The Internet literally stands for interconnected networks. Essentially it is made out of individual networks. These individual networks are referred to as Autonomous Systems, abbreviated as ‘ASs’; independently managed by regional ISPs but also organisations. An AS is made up of routers both internal and external and the boundaries or edge of these ASs are fenced by external facing routers. In that sense internal routers connect to other routers within the same AS and run interior routing protocols. So, in reality, the Internet is just a network made up of ASs and routing protocols.
Now take the World as an example. It is made up of different countries. In the same way, the Internet is made up of different ASs. Each AS has delineation boundaries just like countries. Just as countries can have their own languages, ASs have their own internal routing protocols. Countries that speak different languages need to have a way of communicating to one another. So ASs need to have a standardised method of communicating and working together and, for this routing protocols are use. One of these protocols is referred to Border Gateway Protocol or BGP. BGP facilitates routers on different part of the world i.e different ASs to share routing information to ensure effective packet delivery and efficient routing between the different AS networks. Typically BGP is used between big iron servers found in large infrastructure data centres to route data from one hop to the next on the Internet.
BGP is a protocol used by routers to advertise routes that they have to offer and to receive the routes that their connected routers have to offer. You can say it’s sort of like a big peer-to-peer network (between routers) that all the routers are taking part to share the information about what they know -what they have in their route table. So in a nutshell that is how the Internet’s global routing tables are kept in synch.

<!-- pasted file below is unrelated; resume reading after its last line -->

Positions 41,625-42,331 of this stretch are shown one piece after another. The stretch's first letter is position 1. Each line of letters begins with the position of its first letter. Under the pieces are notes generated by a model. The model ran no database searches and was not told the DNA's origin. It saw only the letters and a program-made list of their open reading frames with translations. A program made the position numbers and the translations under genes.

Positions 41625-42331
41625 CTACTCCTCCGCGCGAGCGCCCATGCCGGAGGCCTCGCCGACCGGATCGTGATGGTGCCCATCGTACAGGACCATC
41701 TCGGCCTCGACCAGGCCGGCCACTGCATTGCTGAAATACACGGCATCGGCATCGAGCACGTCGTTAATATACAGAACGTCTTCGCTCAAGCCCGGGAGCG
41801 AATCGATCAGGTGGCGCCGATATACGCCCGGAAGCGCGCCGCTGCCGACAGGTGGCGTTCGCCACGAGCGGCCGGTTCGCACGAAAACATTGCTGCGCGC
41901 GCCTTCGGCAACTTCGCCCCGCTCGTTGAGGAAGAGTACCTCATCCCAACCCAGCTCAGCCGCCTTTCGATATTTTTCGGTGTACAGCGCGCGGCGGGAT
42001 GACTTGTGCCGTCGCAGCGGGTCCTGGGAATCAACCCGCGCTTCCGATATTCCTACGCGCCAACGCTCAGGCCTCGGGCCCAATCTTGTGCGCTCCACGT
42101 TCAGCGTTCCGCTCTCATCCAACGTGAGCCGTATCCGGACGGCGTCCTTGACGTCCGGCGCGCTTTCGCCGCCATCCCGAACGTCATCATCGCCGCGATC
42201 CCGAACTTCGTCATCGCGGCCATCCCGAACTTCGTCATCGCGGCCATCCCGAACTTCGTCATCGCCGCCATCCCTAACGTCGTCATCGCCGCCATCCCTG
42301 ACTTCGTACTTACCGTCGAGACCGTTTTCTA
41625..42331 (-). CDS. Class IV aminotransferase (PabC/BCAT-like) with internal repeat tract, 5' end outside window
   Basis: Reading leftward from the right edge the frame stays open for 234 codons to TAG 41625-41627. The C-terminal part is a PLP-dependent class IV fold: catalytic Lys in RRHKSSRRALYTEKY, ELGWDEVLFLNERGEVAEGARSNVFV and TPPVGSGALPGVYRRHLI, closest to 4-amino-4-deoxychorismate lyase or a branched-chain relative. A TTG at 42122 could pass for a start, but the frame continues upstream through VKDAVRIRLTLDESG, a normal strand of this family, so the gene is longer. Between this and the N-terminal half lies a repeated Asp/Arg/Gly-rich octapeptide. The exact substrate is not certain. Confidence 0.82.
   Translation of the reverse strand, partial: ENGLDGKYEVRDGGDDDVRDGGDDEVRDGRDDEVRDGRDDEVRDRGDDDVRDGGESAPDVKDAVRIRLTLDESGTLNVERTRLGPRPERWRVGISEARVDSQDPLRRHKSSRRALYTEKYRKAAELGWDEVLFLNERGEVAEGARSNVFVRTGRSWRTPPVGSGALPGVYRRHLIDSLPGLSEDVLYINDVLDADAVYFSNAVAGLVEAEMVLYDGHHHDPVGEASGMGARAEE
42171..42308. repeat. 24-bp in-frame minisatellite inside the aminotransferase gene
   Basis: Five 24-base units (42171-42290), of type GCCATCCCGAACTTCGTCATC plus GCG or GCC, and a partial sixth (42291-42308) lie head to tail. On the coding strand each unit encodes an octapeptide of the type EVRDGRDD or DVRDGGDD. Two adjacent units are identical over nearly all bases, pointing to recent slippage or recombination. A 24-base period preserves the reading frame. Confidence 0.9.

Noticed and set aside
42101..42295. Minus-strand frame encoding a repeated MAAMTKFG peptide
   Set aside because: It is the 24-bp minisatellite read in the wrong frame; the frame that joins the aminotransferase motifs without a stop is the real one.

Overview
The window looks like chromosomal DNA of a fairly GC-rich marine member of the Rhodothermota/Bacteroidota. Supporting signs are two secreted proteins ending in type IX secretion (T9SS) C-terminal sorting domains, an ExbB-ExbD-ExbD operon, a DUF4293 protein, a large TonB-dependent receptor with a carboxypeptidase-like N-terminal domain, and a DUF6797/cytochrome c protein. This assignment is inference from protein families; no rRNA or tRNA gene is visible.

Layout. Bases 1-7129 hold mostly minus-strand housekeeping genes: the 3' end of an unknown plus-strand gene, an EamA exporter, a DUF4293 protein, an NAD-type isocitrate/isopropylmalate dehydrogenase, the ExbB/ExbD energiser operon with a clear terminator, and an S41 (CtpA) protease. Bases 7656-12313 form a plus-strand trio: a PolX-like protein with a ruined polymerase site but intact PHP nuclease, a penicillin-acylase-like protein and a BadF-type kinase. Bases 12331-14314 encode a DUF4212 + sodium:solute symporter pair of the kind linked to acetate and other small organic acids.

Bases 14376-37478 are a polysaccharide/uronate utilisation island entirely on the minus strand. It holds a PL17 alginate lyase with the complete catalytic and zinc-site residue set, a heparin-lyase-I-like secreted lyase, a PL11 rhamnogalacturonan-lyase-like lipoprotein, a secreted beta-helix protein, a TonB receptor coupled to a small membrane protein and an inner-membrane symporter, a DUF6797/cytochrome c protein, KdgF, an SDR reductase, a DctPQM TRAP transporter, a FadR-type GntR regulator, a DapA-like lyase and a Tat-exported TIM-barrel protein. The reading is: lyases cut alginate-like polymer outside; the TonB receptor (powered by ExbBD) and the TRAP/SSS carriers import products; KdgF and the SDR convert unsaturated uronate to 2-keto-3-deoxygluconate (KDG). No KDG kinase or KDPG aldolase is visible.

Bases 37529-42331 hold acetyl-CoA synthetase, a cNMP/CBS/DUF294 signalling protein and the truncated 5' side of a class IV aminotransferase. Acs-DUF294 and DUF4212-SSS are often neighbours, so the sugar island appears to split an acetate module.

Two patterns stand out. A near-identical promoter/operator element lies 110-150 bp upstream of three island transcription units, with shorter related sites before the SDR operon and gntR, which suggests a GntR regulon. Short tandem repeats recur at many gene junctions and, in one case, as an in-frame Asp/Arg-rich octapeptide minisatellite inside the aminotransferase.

“The architecture of the Internet that supports these various ASs is created so that no entity that needs to connect to a specific AS has to know or understand the interior routing protocols that are being used.” This is based on trust and this is where problems occur from time to time.
For something that is fundamental as global routing tables unfortunately mistakes are made.
on June 12th, at 08:43 UTC this is exactly what happened to Telekom Malasia Autonomous Systems 4788 (AS4788, each ISP has a number) when it announced that it can route far more than it is capable of. For a reason that can only be attributed a mistake, they started to announce 179,000 routing prefixes. That is a lot.
Needless to say that completely buried them and saturated their connectivity. Packet losses hit the ceiling -as much as 100%. Consequently this caused much felt global Internet slowdown.
Security without checks and balances can bring you something you did not intend to receive.
Perhaps another thing that is a cause for concern is the fact that as IP space becomes fragmented due to these being sold in large junk, dealing with routes may never be the same. But that is another topic all together.